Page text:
More and more people are starting to talk about GDPR. But what is it, and what practical implications will it actually have on the design of your products and services? In this post, we will outline a few of the most important things you need to know and give you a couple of tangible examples of dos and don'ts. Hopefully, this will be of some help.

GDPR stands for General Data Protection Regulation and is the result of four years of work by the European Union to bring data protection legislation into line with the new, previously unforeseen ways that data is now being used. The regulation was adopted on April 27, 2016, and becomes enforceable on May 25, 2018, giving organizations two years to get their data protection in order. Now that those two years are coming to an end, more and more organizations are starting to move on this.

However, knowing what we need to do to be in line with the new legislation can be hard to grasp. Therefore I’ve summarized it so that it’s easier to digest and apply to your organization and/or product.


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What’s the goal with the GDPR
In a nutshell, the goal is to:
1) Give people more control over their personal data.
2) Give businesses a simpler, cleaner environment in which to operate, making data protection identical throughout the entire market. (This is estimated to save EU businesses a collective €2.3 billion a year)

What types of private data does the GDPR protect?
The GDPR protects any information related to a natural person or ”data subject,” that can be used to directly or indirectly identify the person. This includes information such as:

- Basic identity information such as name, photos, address and ID numbers
- Web data such as location, IP address, cookie data
- Health and genetic data
- Biometric data
- Racial or ethnic data
- Political opinions
- Sexual orientation


Who does the GDPR affect?
The GDPR has an impact on all organizations that operate within the EU and who collect data from users as well as pretty much every individual who’s ever online. This means that not only European organizations will have to be in line with the legislation, but any and all organizations that operate here, regardless of where the data is processed.

So what does this mean for my organization?
The GDPR has three main segments. The first one is the legal part of making sure you’re allowed to collect data at all, the second one is the way you store and use your data and the third one is how you design your services to put the user in control.

On the legal side, you need to make sure you collect data in an appropriate way. Companies will have to be much more transparent towards their users. The user has to positively consent to data being collected before you can start doing so. In total there are six ways of getting the user’s permission to collect data on them. The one you’re most likely to be using is consent, and that’s the one I’ve focused on.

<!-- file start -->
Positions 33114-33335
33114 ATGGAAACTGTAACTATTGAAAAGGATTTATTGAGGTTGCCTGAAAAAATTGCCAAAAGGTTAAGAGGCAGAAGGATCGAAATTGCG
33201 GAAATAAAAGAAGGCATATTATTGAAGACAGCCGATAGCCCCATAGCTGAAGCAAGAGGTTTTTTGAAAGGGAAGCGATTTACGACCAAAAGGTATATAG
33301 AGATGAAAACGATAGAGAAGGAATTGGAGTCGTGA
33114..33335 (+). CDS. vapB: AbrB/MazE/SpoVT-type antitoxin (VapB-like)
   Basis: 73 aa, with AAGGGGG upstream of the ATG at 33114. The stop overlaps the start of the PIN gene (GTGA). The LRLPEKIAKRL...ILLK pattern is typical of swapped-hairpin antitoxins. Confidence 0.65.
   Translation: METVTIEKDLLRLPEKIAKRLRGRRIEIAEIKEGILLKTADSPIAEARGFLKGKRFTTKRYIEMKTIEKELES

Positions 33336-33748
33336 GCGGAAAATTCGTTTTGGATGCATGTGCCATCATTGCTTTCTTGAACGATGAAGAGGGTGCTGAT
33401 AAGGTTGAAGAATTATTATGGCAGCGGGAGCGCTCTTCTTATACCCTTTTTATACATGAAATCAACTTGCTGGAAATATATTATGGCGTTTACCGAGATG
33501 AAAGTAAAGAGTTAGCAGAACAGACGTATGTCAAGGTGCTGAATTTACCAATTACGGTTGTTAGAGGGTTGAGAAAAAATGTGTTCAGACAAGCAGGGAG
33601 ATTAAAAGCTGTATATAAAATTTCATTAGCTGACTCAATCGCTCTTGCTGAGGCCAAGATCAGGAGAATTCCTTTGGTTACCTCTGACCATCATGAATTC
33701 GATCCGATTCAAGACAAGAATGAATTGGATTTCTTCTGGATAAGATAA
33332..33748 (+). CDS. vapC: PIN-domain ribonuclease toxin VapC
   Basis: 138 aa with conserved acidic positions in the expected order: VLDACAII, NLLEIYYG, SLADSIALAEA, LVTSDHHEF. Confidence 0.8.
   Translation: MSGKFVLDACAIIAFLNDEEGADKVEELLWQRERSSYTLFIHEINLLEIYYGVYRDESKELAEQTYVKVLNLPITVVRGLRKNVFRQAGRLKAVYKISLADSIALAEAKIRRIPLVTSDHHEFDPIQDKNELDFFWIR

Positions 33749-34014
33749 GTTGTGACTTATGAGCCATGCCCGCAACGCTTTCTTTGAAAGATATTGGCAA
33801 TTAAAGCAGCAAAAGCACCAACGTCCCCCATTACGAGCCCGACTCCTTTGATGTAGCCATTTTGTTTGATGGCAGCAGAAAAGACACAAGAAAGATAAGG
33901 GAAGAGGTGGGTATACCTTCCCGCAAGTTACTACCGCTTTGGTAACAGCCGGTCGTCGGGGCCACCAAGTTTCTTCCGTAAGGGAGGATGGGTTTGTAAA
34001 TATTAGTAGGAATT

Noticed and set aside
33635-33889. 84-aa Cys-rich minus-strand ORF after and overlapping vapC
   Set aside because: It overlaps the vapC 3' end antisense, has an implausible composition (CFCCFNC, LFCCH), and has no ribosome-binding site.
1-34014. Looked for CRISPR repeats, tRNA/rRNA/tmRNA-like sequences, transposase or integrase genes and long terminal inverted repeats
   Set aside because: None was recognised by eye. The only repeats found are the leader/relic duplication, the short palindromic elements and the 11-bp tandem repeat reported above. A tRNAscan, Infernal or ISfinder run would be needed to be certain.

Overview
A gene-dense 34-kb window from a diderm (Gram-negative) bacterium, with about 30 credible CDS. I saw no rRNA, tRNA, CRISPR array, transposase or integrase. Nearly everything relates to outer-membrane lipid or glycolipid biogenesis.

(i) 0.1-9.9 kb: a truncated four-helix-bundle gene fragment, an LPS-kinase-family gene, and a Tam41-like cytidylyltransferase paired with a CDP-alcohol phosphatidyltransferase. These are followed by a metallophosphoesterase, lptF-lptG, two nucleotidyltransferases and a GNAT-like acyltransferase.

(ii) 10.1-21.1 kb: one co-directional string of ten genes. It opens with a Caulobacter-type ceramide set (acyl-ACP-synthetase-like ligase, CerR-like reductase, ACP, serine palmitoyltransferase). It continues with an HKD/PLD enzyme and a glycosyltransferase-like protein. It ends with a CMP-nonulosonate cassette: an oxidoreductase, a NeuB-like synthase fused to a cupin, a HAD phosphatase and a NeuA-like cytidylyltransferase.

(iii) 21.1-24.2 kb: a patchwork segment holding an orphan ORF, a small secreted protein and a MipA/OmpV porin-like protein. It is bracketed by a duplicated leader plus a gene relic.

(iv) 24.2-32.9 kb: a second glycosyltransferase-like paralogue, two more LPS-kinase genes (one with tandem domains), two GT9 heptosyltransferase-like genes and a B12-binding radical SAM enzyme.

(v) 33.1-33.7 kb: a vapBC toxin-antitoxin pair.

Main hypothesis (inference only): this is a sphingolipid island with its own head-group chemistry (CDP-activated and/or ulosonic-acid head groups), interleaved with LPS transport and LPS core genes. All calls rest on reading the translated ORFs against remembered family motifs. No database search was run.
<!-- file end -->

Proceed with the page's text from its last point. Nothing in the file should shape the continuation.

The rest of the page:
Also, ask yourself why you collect information. Do you need all the information you’re collecting to provide your service? If the answer is yes, you’re good. If the answer is no, you’ll need to figure out what data you need and then delete the rest.

You are not required to delete or refresh your existing consents in preparation for the GDPR, but if you are relying on individuals’ consent to process the data, make sure it meets the GDPR standards on being specific, granular, clear, prominent, opt-in, properly documented and easily withdrawn. If your purposes or activities evolve beyond what was originally specified, you will, however, need to refresh your consent.

When it comes to storing data, your organization will need to inform the users on what the data is being used for, who has access to it and why it’s being collected. The data subject also has the right to obtain a copy of all data that the data controller has on him or her, free of charge and in a digital format. In addition, the data subject has the right to ”be forgotten” which means that their data controller has to erase the data and cease third party access to it.
When you’re collecting data, make sure you have a data protection plan. If you do, make sure it’s up to date. Under the GDPR, breach notification will become mandatory in all EU member states where a data breach is likely to ”result in risk for the rights and freedoms of the individuals.” This must be done within 72 hours of first having become aware of the breach. Data processors will also be required to notify customers ”without undue delay” after becoming aware of the breach. It’s not specified which members states they are referring to in the first part of the paragraph, but I imagine it being at least partially dependent on who the individual is as well. Being safe rather than sorry is probably a good approach here.